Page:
Wednesday, February 1, 2012

Stormzone – Zero To Rage



Man, I love power metal.  It’s a sub-genre that really doesn’t seem to go over too well here in America, and I don’t know why.  I’ve heard people say its cheesy, but really, like we don’t have any other cheesy things here?  Or sometimes I’ll hear that it’s too “over the top”, but have you ever watched WWE or any of that shit?  Power metal seems like it would be made for Americans, but most American metal fans just don’t seem to get it.  Europeans, though, absolutely lose their minds over this stuff.

Which brings us to the subject at hand, the latest release from a band called Stormzone. Zero To Rage is the album and it is very well done.  All the necessary components are there.  Big anthemic songs, check.  Singer with a range that makes you say, “How does he do that?”, check.  Songs about heroes, fighting, monsters, check, check and check.  And songs about jesters.  How come only European bands write songs about jesters? 

Opening song “Where We Belong” sets the tone for the entire album, so if you hear that song and you can’t get into it you might as well just not put any more time in.  But if you stick with it you will be rewarded with some very good stuff.  One of the things I really dig about power metal is that there is always good, melodic music going on, and always good musicianship as well.  It is probably the only form of metal that really focuses on melody and there is nothing wrong with that.  There are technical forms of metal that have musicianship to spare, but often the music sounds soulless.  Power metal will never be accused of that.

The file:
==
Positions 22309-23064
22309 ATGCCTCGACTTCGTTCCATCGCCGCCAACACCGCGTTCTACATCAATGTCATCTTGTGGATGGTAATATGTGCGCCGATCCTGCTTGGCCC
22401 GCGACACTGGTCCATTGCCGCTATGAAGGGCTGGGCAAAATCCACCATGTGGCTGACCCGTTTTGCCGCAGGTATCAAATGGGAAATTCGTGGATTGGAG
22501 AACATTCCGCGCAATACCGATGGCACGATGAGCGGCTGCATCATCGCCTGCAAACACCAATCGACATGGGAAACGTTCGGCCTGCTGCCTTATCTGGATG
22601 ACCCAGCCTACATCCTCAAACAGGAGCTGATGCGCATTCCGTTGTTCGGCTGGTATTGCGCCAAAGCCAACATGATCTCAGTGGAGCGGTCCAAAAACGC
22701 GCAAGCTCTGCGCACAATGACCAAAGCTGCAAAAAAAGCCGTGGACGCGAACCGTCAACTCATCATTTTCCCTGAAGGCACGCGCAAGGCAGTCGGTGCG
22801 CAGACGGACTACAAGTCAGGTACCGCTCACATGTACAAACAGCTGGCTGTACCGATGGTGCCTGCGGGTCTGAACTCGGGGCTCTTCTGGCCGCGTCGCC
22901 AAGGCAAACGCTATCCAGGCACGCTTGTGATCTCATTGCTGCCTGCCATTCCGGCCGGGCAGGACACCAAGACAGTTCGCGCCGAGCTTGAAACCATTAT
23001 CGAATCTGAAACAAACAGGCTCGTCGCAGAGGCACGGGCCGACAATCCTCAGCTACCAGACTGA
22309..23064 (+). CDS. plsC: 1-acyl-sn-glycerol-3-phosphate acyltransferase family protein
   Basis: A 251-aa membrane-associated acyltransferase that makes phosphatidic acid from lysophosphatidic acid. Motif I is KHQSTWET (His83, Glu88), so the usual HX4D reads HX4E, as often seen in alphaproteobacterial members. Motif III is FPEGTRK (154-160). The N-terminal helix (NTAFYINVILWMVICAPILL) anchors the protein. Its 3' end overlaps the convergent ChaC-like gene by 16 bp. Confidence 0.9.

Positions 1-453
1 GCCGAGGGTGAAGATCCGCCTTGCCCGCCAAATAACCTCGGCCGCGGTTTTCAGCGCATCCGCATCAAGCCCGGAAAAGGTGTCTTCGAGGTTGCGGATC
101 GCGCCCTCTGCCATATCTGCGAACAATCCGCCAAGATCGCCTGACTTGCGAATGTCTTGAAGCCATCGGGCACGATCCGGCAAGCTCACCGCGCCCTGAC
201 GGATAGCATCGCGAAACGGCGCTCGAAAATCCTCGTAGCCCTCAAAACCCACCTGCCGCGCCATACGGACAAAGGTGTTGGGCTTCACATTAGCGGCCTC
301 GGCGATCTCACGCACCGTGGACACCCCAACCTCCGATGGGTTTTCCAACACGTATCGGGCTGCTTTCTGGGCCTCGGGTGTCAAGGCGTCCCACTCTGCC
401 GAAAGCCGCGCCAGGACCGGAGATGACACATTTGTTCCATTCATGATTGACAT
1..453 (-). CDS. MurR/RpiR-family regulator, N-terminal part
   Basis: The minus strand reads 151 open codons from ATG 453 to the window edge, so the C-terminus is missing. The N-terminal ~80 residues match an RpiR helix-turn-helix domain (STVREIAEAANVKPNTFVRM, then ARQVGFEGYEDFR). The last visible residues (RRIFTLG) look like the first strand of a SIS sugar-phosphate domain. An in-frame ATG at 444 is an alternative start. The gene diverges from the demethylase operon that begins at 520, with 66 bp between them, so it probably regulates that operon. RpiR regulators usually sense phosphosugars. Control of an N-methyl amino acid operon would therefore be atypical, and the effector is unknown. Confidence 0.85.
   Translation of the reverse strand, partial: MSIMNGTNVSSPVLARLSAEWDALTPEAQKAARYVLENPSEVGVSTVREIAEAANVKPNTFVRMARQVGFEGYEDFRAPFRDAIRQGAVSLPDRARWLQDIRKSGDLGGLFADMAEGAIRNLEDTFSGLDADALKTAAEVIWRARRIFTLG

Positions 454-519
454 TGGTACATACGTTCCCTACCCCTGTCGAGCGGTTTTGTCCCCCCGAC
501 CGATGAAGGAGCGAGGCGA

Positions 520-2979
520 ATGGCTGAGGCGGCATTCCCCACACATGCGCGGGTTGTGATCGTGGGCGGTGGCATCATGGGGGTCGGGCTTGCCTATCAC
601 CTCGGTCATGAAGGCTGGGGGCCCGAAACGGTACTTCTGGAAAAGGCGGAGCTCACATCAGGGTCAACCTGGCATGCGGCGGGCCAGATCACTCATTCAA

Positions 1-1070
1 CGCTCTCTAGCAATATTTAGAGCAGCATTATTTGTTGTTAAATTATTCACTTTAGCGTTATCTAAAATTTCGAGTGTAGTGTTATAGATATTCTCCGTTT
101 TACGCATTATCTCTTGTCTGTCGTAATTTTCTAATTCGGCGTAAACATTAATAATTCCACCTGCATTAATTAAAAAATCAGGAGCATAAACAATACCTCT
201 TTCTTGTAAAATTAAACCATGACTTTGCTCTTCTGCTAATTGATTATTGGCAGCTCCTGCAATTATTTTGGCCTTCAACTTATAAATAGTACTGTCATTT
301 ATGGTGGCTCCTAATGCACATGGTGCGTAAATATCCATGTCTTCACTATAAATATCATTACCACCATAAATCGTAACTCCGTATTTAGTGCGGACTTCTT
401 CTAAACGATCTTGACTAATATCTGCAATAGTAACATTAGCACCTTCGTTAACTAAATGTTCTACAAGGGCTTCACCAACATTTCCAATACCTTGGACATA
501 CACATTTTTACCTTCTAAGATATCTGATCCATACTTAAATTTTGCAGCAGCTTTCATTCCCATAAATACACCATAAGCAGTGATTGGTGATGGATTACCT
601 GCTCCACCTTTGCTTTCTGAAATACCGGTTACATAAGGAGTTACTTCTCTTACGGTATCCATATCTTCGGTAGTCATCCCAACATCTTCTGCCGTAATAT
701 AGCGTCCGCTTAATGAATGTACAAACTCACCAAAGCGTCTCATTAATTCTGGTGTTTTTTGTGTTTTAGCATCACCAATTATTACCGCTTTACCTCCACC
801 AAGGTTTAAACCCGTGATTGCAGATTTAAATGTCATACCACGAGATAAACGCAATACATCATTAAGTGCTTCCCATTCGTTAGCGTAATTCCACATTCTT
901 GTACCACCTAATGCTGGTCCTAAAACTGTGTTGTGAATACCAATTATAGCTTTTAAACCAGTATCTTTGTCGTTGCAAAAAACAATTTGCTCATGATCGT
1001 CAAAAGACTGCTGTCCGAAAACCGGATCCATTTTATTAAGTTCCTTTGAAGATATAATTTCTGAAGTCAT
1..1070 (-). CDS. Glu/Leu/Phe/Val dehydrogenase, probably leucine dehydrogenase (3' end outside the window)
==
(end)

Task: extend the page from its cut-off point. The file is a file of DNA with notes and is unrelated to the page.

The standout tracks for me on this album are “Jester’s Laughter”, “Last Man Fighting”, “Voice Inside My Head”, and “Hail The Brave”.  There are all fine examples of really good power metal, although the entire album is full of good tunes.  The lyrics all tell a story, and because of the clean vocals you can actually hear the story and understand it.  I like the production of the album as well, all of the various instruments are well placed in the mix and you can easily hear what each one is doing.  Sometimes this kind of thing gets taken for granted, but with more and more music being shabbily recorded and dumped into the market place, the good stuff stands out more easily.

I really only have one quibble with this album.  It has 12 tracks and clocks in over 72 minutes.  That’s an average of 6 minutes a track and it does make for a very long listen.  I once heard it said that just because you can fit 80 minutes onto a CD it doesn’t mean you should, and there can be too much sometimes.  As much as I love this genre this album is almost at the point of being too much, but barely saves itself.  So check it out if you like power metal, this release is worth spending some time with.

-- ODIN


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